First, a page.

Expert Tips: How To Sell Your Whisky At Auction

Wine And Whisky

Expert Tips: How To Sell Your Whisky At Auction

From mighty Macallans to rare, record-breaking Karuizawas, we look at the whiskies most likely to catch a collector’s eye and find out how to make them shoot to the top of the bidding list.

Published on 18 January 2018

Here’s a story that might send you rifling through the back of your drinks cabinet, particularly if you’ve amassed countless bottles and have friends with excellent taste in whisky: “An older couple brought in a unique and very rare bottle of Aberlour 1966 Private Cask #3123 after having it in the family for many years,” relates Laura MacLaren, a representative of Whisky Auctioneer – an online auction company that specialises in valuing and auctioning fine and rare whiskies.

“They were originally given it as a gift. We couldn’t find another example like it at the time, so it was very difficult to value. A 1960s Aberlour might typically achieve between £300 (US$406) and £600 (US$813), but we were delighted when it reached a fantastic hammer price of £1,750 (US$2,372)!” Since Whisky Auctioneer first began holding online auctions in 2013 from their headquarters in Perth, Scotland, their selection of lots has encompassed a broad range of whiskies, including Scotch, Bourbon, Japanese whisky, Irish whiskey, and other world whiskies.

One particularly exciting moment for them this year came in the form of a Karuizawa 1960 Single Cask #5627 during an auction in April, which went on to become the most expensive single bottle of Japanese whisky sold at auction. “It was the oldest and rarest Japanese whisky we have ever offered, and it was one of only 41 bottles produced,” MacLaren recalls. “They’re very rarely seen at auction, so there was a huge amount of buzz around this bottle before and during the auction. The final hammer price was £100,100 (US$135,688) – a record for us, and an European auction record as well.”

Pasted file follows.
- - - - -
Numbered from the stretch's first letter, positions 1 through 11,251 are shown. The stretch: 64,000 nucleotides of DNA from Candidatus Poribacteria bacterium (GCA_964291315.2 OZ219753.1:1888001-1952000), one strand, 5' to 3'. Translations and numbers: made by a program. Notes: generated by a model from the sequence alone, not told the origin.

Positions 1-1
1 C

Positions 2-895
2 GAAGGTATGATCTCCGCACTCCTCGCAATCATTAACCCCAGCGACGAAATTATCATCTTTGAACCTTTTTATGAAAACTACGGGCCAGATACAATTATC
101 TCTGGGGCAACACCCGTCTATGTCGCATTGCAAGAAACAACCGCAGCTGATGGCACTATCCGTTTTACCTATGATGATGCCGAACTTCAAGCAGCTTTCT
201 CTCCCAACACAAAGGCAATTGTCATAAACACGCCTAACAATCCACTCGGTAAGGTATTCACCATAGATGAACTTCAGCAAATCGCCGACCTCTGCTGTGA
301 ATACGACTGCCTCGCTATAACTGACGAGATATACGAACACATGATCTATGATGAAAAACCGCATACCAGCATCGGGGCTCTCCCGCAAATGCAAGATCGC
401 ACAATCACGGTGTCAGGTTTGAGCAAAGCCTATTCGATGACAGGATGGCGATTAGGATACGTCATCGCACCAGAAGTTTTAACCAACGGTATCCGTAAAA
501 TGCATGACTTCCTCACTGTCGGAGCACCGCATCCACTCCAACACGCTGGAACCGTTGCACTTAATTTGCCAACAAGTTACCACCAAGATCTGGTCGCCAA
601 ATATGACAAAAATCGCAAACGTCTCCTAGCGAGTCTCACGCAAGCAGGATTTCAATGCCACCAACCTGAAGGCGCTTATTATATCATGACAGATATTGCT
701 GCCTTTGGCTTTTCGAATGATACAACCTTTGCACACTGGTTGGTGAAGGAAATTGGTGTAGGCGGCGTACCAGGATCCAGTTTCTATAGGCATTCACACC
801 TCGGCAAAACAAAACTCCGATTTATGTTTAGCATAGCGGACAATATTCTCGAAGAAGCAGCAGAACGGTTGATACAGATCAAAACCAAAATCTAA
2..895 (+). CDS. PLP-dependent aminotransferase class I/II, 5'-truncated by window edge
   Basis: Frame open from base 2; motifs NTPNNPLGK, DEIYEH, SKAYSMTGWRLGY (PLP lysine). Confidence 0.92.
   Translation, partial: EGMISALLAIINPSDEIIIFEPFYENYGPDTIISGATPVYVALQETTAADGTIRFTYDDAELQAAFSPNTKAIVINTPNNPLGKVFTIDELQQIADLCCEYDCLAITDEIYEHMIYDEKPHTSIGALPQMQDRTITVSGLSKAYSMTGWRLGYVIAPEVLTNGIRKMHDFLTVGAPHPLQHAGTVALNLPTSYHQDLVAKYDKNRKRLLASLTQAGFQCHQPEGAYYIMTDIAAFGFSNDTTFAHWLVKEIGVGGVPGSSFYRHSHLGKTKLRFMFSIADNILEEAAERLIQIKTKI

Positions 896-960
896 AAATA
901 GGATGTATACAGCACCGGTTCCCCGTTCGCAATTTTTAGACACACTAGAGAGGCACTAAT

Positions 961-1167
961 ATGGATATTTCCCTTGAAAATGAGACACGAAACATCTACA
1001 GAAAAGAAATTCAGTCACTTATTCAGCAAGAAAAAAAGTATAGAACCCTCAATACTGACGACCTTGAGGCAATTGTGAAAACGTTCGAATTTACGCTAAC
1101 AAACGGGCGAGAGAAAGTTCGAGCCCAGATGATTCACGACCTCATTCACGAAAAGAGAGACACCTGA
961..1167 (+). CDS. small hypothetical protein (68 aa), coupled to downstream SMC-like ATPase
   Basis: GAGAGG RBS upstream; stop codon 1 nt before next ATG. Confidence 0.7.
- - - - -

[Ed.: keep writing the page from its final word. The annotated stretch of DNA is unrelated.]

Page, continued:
Whisky, Macallan, Karuizawa

Karuizawa 1960 Single Cask

It’s a clear illustration of how much our appreciation for whisky has broadened, not only in terms of the growth of the collectors market, but the heights at which we value what’s often termed “the water of life”, too. “Whisky has become a global phenomenon in over the past few years,” she asserts. “Being an online business allows us to reach this audience of whisky lovers around the world: we have buyers and sellers throughout the United Kingdom, Europe, America, Asia, and Australia.”

When asked whether there are any particular whiskies that the team of specialists at Whisky Auctioneer are hoping to come across, MacLaren points to The Macallan in Lalique Collection – a collection of six Lalique crystal decanters that hold single malts ranging from 50 to 65 years old, which she describes as, “Incredibly rare and hugely sought after. We don’t see many of these, and would love to feature more.”

So do keep an eye out for the sparkle of a crystal decanter in your whisky cabinet – though even if you don’t stumble across one that’s crafted by Lalique, there may well be a few whisky specimens that you can send to the auction block.

Here are a few expert tips to keep in mind if you are looking to sell your whiskies at auction:

Collectors pay attention to brands, age, vintage, and limited edition whiskies

Whisky, Macallan, Karuizawa

Macallan 1949